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Old 05-16-2016, 11:05 PM   #1
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Tow in 4x4?

My TV is a 2014 F150 SuperCrew with 3.5L V6, 3.31 axle ratio. Plenty of HP, torque and towing capacity for our TT which is 6,118lb including propane tanks (if the sticker is right) empty. Question - I cannot find anywhere in the ford manuals whether it is advised or not to tow in 4x4 auto mode. I know not in standard 4x4 mode. That is for off road only per the manual but, it says using 4x4 auto is fine for everyday and freeway driving, especially in bad weather. Are there any advantages or disadvantages/issue with driving in 4x4 auto when towing the trailer? I do put it in tow mode and I have factory installed trailer brakes/tow package.
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Old 05-16-2016, 11:24 PM   #2
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My TV is a 2014 F150 SuperCrew with 3.5L V6, 3.31 axle ratio. Plenty of HP, torque and towing capacity for our TT which is 6,118lb including propane tanks (if the sticker is right) empty. Question - I cannot find anywhere in the ford manuals whether it is advised or not to tow in 4x4 auto mode. I know not in standard 4x4 mode. That is for off road only per the manual but, it says using 4x4 auto is fine for everyday and freeway driving, especially in bad weather. Are there any advantages or disadvantages/issue with driving in 4x4 auto when towing the trailer? I do put it in tow mode and I have factory installed trailer brakes/tow package.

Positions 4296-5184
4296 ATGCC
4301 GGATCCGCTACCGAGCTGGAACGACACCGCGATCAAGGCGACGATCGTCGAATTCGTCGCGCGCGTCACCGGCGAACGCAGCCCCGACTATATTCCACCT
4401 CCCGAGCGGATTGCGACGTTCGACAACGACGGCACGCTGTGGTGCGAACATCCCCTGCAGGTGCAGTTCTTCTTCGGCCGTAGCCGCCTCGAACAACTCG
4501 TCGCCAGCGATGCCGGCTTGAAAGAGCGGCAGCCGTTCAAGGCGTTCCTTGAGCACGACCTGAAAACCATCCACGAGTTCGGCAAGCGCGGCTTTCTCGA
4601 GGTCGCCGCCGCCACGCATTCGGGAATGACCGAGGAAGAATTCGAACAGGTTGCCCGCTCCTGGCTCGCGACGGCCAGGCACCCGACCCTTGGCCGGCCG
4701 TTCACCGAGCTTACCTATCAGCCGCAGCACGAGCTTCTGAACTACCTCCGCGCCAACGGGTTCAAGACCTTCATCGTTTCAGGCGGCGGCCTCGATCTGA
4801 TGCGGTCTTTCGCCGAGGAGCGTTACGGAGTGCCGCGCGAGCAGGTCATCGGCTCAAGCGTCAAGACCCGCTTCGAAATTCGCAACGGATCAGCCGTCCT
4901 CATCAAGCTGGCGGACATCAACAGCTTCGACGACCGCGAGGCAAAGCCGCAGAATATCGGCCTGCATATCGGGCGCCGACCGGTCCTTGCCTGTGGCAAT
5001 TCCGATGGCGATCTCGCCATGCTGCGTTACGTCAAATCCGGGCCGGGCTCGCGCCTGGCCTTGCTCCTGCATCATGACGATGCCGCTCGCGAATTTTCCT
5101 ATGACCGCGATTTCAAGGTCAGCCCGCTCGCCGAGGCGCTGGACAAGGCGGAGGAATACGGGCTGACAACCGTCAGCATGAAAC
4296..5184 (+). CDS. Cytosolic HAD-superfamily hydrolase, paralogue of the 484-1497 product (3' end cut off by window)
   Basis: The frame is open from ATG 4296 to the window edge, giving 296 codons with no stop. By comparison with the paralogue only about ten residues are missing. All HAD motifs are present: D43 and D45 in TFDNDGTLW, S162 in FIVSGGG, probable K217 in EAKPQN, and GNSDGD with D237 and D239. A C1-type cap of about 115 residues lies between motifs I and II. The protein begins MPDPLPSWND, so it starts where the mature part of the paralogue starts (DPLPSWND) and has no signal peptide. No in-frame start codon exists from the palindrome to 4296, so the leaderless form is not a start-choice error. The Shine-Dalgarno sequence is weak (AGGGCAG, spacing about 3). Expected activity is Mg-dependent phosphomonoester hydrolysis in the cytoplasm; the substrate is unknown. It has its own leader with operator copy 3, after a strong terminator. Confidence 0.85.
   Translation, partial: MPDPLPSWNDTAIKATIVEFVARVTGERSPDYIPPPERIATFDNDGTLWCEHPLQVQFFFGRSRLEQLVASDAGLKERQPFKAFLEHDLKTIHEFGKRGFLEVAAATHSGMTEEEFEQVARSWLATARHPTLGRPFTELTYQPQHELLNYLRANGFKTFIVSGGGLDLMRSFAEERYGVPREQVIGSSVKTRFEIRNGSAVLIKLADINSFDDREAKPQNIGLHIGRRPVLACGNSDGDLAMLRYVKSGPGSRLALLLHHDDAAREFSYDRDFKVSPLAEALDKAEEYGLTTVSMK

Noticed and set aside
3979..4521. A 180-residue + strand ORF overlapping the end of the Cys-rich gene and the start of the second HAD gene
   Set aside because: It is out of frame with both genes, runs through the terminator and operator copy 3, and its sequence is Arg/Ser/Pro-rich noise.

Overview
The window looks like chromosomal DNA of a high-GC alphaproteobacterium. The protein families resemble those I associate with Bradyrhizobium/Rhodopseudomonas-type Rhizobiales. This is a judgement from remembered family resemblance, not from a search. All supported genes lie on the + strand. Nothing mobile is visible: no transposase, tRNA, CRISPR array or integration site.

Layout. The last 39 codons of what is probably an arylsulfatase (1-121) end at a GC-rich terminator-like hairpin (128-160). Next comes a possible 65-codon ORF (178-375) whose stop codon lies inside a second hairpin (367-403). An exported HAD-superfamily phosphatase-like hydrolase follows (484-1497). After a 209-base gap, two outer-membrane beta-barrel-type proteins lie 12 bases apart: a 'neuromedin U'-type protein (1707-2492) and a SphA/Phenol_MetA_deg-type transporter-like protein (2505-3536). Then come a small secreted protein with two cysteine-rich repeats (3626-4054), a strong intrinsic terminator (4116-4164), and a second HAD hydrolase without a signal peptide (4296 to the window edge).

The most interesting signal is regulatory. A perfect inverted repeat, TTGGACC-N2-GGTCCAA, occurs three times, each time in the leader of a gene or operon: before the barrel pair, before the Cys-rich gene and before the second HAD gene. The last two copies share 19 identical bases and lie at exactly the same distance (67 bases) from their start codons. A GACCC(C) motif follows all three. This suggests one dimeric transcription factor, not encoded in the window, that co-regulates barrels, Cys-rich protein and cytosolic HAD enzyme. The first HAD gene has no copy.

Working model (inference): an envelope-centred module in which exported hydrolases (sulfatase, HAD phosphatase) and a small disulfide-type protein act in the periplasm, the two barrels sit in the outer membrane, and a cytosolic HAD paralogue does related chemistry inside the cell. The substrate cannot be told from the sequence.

I have the 2010 F150 Supercab with 5.4L V8 and 3.55 rear end. My manual says DO NOT DRIVE IN 4X4 MODE on dry pavement, but I don't have the "Auto Mode" option.

Do you have the Tow/Haul selector on yours? That tries to optimize shift points for towing loads.

Frankly I think you want to avoid 4x4 unless you absolutely need it, like snow or mud. I can't think of any way it would help with towing on the highway under any normal conditions. It would have to be pretty bad before I'd want to do 4x4, and if it's that bad I sure wouldn't be towing!

Roger
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Old 05-17-2016, 05:25 AM   #3
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Myself, I would just use 2wd unless the weather/roads were a little iffy. IF I remember right, using the 4wd auto does cost a little more fuel mileage, at least it seemed to with our '10 Chevy 1500. That is one feature I do wish our HD had though when driving during the winter as I did like it. Oh well!
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Old 05-17-2016, 06:14 AM   #4
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I use 4WD when i am parking my trailer, but after im able to basically maintain a straight path. I have to push it up a slight incline, and it wrecks the transmission in 2WD.

Unless you are heading out into the bush for a hunting weekend, i wouldnt use it on dry pavement.
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Old 05-17-2016, 06:40 AM   #5
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I pulled my trailer the last 250 miles in from Florida in AWD, I don't think I'd have made it otherwise. I also found myself getting down to 35 mph on the interstate a few times.